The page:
Hassan Whiteside Is Once Again Dominating the NBA
It was just two and a half months ago that I was writing about Hassan Whiteside and what we could expect from him this season. After rumors surfaced suggesting that the big man would be slotted in for about 20 to 25 minutes per game, things were a little murky on the projections and expectations front.
In that offseason piece, I looked at the breakdown between games in which Whiteside played 20 to 25 minutes and games in which he played more than 25 minutes and how that affected his Heat squad. It really didn't all that much as the Heat were just under .500 regardless of Whiteside's minutes and production.
Where is he now?
To say he's back to where he left off a year ago would be a 7-foot, 265-pound understatement because Whiteside has not only sustained his production from last year but also improved upon it.
After putting up a 4-point, 6-rebound stinker (in 20 minutes of action) of a performance against Charlotte in his season debut, Whiteside has been really good.
Having gotten that out of the way early, Whiteside has gone on to grab at least 11 points, 9 rebounds and 2 blocks in all but one of his last seven games. As a byproduct of that consistency, in 29.4 minutes per game, Whiteside is averaging 15.3 points, 11.4 rebounds and 3.9 blocks per contest.
And if you're thinking for one second that his numbers have only gone up because he's getting more minutes (5.6 more, to be exact) think again.
On a per-36 minute basis Whiteside is having a way better year overall. Most impressive might be that his blocks have gone up but his personal fouls per have dropped like a rock, so someone must have been perfecting his craft this summer in South Beach.
In fact, according to Nylon Calculus, Whiteside is second in the entire league in points saved and points saved for per game as a result of his rim protecting skills.
Okay, so he worked on his shot blocking this offseason, sure -- but he definitely worked on a lot more.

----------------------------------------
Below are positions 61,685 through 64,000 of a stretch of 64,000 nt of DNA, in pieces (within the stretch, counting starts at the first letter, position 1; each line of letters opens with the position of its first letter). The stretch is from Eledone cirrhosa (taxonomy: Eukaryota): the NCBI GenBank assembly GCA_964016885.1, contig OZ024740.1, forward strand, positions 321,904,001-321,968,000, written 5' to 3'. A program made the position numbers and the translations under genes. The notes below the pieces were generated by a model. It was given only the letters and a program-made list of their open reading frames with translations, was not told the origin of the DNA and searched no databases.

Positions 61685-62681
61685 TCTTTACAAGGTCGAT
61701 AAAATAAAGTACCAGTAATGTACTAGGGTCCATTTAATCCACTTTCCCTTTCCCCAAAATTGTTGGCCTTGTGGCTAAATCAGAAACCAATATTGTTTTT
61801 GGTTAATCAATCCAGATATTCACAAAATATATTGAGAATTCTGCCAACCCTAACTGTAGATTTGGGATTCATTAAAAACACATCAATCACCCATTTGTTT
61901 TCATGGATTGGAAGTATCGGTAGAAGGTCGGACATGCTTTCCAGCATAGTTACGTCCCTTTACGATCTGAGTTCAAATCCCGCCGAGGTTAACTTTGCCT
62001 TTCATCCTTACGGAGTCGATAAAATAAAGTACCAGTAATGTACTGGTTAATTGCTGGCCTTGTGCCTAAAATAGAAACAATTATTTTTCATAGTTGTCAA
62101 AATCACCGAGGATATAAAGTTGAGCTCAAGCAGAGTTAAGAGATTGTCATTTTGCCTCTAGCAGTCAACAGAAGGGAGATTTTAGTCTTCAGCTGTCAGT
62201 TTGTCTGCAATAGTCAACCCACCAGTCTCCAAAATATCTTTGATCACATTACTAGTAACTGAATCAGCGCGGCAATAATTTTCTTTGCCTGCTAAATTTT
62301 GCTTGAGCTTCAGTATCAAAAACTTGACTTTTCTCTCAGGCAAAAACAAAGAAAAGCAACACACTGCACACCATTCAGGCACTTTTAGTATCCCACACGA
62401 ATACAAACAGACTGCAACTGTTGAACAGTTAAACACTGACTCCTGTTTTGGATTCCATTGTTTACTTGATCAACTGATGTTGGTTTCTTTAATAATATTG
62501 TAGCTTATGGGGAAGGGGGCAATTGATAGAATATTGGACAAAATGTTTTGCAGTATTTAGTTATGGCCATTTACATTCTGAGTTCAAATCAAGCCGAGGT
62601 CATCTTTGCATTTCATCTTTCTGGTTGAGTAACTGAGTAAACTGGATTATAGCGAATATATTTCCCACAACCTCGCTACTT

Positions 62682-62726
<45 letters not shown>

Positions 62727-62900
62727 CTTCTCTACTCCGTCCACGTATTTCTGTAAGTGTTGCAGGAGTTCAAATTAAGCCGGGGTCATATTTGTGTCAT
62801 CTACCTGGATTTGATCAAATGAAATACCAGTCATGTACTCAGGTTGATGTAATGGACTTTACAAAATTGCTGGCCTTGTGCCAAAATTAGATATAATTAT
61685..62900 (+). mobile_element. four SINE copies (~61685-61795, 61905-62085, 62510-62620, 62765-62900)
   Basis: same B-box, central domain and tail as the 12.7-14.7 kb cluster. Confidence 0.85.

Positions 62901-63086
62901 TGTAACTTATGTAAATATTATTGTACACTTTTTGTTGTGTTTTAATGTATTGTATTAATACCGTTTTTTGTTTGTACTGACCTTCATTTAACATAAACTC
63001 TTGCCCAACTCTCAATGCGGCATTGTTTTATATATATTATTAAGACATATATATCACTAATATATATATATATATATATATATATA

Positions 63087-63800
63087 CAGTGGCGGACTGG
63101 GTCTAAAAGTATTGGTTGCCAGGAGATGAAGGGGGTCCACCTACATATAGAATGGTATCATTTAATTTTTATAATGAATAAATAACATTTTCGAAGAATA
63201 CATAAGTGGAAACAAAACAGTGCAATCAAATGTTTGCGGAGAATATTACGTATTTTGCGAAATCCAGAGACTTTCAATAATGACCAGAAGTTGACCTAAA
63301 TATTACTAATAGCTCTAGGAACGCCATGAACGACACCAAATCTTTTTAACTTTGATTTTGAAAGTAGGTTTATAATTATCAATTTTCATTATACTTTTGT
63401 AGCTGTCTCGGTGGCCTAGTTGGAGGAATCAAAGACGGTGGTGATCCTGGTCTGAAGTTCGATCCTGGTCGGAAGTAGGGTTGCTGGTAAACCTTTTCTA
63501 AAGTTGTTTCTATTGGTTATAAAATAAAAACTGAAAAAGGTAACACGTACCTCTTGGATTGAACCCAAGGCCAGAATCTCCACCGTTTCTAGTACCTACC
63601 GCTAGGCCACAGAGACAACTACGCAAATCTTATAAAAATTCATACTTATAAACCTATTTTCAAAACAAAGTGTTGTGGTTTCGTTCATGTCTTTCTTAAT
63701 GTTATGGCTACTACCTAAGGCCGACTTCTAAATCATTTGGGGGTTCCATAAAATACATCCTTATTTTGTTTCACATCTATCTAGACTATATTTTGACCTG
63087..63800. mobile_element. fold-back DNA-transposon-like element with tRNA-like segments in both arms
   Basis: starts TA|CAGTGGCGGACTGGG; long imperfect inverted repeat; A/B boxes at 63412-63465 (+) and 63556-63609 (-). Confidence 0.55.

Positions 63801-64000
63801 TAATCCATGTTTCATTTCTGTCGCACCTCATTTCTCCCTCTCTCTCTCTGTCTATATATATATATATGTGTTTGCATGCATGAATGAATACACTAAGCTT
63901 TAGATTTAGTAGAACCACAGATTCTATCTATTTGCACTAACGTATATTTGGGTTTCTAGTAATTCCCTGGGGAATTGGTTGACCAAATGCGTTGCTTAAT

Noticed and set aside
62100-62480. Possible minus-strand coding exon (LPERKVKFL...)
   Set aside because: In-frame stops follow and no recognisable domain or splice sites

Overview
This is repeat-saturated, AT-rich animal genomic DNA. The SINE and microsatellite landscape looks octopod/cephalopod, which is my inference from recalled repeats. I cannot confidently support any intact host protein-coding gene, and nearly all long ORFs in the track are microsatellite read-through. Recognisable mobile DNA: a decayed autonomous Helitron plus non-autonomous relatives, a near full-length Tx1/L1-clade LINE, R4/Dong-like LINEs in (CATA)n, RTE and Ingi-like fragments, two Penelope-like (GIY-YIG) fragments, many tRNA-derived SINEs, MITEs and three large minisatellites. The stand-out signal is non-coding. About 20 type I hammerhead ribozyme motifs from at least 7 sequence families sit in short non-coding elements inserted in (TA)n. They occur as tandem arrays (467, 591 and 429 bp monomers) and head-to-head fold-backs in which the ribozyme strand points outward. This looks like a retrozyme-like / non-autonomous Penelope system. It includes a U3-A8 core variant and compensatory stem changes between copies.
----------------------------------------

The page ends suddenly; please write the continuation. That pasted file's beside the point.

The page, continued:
Whiteside's overall game, in terms of efficiency, has been leaps and bounds ahead of his game a year ago. Through eight games, he's more than doubled his nERD and has posted a Box Plus-Minus far superior to his negative showing in 2014-15. How so?
In addition to an improved defensive effort -- going from a Defensive Rating of 97 last year to 87 this year -- Whiteside has improved while also diversifying his shot attempts.
He's shooting the ball over 10% less from 0 to 3 feet. With a guy of his size, you'd expect to be a bad thing. It isn't. In last year's campaign Whiteside shot 76.2% from that distance -- nearly 15% worse than his current 90.9% conversation rate.
The other trend you'd expect that to suggest is that Whiteside has floated to the outside a little more and taking more shots from the perimeter, but that isn't the case. He's actually shooting the ball less from 10 to 16 feet and more from 3 to 10 feet. He's taking nearly 50% of his attempts from that area of the floor and hitting on 55.0% of them -- an improvement of 6.8% from a year ago.
All of this explains not only why Whiteside is tied for fifth in our player power rankings but also why Whiteside could be on his way to an All-Star caliber season -- one that could lead to a lot more money in his near future.
So, for Whiteside, this season isn't just about another day and another dollar. It's about another dominant day...and another and another and another dollar.